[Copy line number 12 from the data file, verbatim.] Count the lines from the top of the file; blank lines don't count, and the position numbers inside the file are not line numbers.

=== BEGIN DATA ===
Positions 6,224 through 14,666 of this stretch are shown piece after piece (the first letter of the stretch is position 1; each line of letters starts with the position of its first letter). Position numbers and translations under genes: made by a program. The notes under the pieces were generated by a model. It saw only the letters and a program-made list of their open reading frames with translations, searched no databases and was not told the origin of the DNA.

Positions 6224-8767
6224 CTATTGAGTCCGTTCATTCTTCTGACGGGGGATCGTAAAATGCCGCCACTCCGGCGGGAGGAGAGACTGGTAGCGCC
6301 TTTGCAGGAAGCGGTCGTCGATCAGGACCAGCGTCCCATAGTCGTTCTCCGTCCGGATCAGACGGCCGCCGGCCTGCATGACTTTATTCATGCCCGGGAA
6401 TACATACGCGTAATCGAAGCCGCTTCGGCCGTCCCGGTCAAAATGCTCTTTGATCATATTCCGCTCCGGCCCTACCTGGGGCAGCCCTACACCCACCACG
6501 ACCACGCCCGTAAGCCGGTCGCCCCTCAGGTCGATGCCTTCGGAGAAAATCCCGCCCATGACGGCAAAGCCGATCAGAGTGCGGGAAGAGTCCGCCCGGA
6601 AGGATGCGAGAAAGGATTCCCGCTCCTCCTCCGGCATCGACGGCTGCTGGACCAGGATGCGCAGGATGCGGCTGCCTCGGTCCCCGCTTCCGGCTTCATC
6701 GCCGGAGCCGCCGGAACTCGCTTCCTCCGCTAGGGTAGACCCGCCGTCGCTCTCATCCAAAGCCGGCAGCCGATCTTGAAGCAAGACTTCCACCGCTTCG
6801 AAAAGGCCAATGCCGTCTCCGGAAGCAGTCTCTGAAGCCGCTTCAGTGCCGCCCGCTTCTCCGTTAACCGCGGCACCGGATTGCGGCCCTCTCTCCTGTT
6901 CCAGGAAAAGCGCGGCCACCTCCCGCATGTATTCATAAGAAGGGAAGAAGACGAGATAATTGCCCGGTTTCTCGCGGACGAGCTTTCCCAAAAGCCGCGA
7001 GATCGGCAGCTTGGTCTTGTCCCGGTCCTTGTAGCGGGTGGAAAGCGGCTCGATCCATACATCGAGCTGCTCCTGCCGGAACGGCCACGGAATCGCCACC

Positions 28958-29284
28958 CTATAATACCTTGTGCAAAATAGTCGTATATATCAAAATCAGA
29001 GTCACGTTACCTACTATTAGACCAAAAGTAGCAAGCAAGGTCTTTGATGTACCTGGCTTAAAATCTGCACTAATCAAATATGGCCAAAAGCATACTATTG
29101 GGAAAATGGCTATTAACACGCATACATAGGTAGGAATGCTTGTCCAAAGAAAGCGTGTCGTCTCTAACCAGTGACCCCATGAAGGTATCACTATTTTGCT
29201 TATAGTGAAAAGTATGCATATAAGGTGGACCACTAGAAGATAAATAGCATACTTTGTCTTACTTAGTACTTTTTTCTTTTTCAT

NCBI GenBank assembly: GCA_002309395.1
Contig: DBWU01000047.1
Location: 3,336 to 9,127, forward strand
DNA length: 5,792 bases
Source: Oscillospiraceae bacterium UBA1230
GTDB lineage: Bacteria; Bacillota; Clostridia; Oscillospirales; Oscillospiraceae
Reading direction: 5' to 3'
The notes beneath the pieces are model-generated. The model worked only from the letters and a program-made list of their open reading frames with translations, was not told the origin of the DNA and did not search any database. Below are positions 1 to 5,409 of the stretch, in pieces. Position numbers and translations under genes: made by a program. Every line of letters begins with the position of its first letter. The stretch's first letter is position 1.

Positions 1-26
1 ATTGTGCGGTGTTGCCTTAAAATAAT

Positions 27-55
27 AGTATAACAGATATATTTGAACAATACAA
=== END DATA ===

Positions 28958-29284